When all was said and done, by the time we sought action through another court in order to serve Gatewood, she had left the state and evaded service.
Case #2, Benedek v. Olens in Fulton Superior Court
When Judge Edlein denied the RICO amendment and denied the motion to add RICO parties–on sovereign immunity grounds, stating that these claims were barred by the Georgia Tort Claims Act–Benedek filed the RICO claims against the RICO parties in Fulton Superior Court. This action consisted only of the claims and parties that were denied by Judge Edlein, and thus never became part of the first case. The AG also denied in the first case that Gatewood and others were parties to that case–for purposes of obstructing service on Gatewood.
In case #2, however, the AG urged dismissal on claim preclusion grounds, arguing that it was the same case against the same parties as the one Edlein dismissed.
Judge Jerry Baxter did dismiss the case on claim preclusion grounds in August 2014, concluding that–though the claims and parties in the two cases were not the same–the claims and parties were legally the same because Benedek had alleged a conspiracy between the different parties. The court did not examine the hundreds of pages of claims included in the two suits to determine that there was no claim in the second suit that was not duplicated in the first suit, or to verify that the conspiracies alleged were similar.
Benedek moved under Rule 60 to have that order of dismissal vacated based upon the fraud by the AG in claiming that Gatewood was not a party to the first suit, in order to prevent her from being served, and then claiming she was a party to the first suit in order to get the second suit dismissed. Since the judge did not decide that motion within the 30 day period in which an appeal may be filed, Benedek filed a conditional notice of appeal, contingent on the judge’s ruling on the fraud motion with respect to the AG’s duplicitous statements regarding Gatewood, a witness who can confirm criminal evidence tampering and subornation of perjury in the AG office. Judge Baxter then ruled that he had no jurisdiction to decide the Rule 60 fraud claim against the AG because Benedek had filed a notice of apeal (ignoring that it was conditioned in the motion to set aside the dismissal for fraud by the AG), depriving the trial court of jurisdiction.
Benedek then filed a motion for sanctions against the Attorney General for fraud–since it was held in the Kalberman case when the AG was fined for withholding documents in that whistleblower action that a Superior Court always has jurisidiction to consider the conduct of the parties appearing before it, even when the case is over, as in the Kalberman case. The AG did not respond prior to the scheduled March 10 hearing to written documentation of the fraud filed with the court, and the AG asked for a postponement the morning of the hearing.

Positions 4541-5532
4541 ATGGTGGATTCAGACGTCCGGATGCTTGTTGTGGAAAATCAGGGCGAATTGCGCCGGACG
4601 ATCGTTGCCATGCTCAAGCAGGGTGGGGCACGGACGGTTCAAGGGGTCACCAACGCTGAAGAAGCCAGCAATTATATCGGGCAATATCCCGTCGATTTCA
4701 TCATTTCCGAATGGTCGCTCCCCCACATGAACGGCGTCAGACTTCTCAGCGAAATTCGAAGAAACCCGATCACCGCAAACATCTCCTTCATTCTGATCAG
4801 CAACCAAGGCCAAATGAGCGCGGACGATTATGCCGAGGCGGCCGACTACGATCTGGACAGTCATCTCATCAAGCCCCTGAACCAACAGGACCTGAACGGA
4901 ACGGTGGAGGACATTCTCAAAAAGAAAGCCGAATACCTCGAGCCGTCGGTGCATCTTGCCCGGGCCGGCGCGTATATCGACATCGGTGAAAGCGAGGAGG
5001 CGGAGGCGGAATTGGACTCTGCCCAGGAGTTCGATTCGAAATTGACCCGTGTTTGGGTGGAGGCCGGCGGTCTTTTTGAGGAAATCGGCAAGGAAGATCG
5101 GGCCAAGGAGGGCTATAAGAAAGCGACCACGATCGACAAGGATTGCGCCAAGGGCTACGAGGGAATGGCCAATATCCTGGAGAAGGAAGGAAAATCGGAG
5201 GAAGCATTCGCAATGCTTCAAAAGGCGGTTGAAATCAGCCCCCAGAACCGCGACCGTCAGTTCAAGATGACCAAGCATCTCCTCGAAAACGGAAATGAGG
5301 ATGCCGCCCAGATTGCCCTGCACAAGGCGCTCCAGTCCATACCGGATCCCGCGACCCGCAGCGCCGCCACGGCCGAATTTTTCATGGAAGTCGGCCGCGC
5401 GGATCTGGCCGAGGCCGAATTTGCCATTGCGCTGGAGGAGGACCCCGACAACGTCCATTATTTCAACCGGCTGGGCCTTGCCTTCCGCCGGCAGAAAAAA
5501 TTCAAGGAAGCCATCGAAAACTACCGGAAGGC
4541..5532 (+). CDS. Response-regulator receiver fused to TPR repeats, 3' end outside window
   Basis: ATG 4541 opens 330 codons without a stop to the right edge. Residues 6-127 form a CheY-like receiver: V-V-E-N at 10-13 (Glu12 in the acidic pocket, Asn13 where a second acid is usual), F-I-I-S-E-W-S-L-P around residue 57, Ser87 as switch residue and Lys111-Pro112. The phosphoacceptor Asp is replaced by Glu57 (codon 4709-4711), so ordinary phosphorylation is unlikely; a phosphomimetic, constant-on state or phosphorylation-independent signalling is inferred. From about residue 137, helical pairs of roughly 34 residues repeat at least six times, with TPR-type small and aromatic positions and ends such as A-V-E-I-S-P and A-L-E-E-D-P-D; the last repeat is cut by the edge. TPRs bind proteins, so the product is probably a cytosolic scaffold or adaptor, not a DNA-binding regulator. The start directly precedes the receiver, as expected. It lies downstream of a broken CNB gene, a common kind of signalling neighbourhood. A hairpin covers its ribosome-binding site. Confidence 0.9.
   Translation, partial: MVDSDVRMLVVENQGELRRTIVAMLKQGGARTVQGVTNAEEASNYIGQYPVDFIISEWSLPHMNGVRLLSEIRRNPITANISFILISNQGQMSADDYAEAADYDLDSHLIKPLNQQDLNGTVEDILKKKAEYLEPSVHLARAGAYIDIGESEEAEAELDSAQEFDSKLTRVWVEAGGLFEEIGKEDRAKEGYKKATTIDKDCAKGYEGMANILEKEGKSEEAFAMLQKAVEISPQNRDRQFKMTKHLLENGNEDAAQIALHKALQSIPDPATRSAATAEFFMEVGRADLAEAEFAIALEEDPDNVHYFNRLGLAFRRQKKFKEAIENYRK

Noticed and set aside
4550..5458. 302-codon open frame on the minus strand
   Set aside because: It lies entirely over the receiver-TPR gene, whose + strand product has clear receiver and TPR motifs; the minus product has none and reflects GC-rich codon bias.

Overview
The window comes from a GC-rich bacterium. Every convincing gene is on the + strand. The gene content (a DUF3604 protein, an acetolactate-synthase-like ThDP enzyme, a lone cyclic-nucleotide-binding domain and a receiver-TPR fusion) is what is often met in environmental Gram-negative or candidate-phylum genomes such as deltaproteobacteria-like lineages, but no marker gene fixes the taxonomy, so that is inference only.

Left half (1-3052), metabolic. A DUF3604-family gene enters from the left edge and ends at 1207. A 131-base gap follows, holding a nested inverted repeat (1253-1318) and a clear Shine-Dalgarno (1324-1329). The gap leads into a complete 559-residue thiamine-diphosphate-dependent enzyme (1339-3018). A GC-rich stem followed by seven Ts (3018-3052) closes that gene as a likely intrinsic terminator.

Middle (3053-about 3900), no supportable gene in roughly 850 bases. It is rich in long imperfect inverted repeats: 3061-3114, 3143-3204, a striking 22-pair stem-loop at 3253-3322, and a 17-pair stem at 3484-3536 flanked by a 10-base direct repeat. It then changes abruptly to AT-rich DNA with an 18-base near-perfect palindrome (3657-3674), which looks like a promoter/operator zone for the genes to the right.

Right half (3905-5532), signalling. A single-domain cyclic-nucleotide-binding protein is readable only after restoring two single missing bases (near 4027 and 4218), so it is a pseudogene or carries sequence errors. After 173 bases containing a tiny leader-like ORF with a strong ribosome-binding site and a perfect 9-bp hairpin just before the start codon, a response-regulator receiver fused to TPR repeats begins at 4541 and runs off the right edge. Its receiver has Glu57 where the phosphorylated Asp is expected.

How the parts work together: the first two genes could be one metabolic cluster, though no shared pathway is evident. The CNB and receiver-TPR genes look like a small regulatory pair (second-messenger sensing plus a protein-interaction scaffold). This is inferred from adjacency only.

Case #3, Tricoli v Watts, RICO and breach of contract claims, filed May 2014
The AG argued that the Georgia Tort Claims Act barred Tricoli’s claims under the Georgia RICO Act, and that the Georgia Constitution barred Tricoli’s contract claims because he did not have a written contract.
In response to the contract defense, Tricoli filed Open Records requests and also did research on changes in USG policy and filed evidence with the court that Tricoli did have a written contract that was governed by USG policy, and that the Regents had gone back after the fact to alter some of the policies they had violated by their actions against Tricoli.
Based on this and other documentation from Open Records requests by third parties, Tricoli served the AG with requests for admissions that Tricoli had a written contract and that the USG defendants had altered polices after the fact and knowingly falsified state agency reports related to the Tricoli case. The AG continued to deny that Tricoli’s written contract governed by USG policy was a contract governed by USG policy–basing the denial on the very after the fact alterations of USG policy. In the course of that exchange, and in face of irrefutable documentation, the AG admitted that state officials had engaged in criminal RICO predicate acts by knowingly falsifying Georgia Perimeter College budget reports and other official documents and state agency reports–in violation of OCGA 16-10-20. Confronted with the documentation, the AG also admitted that the Regents had gone back and changed USG policies relevant to the case after the fact.
Based on those admissions, Tricoli filed a motion for an interlocutory injunction removing one of the admitted violators of the Georgia RICO Act from office and restoring Tricoli to his position as GPC president. That motion was filed on November 19, 2014, just before the clerk’s office closed at 5 pm. On November 21, the clerk of the court officially entered an order signed by Judge Daniel Coursey dismissing the entire action. The RICO claims were dismissed by Judge Coursey on sovereign immunity grounds. The contract claims were dismissed, not on sovereign immunity for lack of a written contract, but based on the fact that Tricoli later resigned his contract–ignoring the fact that the resignation was coerced, and that the breaches of the contract and violations of USG policy occurred before the forced resignation. The court completely ignored the motion for injunctive relief (not barred by sovereign immunity) that was filed two days before the order was entered by the clerk. The order stated on its face that it was signed by Judge Coursey on November 19, according to the hand-written date–the same day the motion based on the admissions of criminal conduct was filed at 4:54 p.m.–and filed with the clerk two days later, according to the official file stamp of the clerk’s office.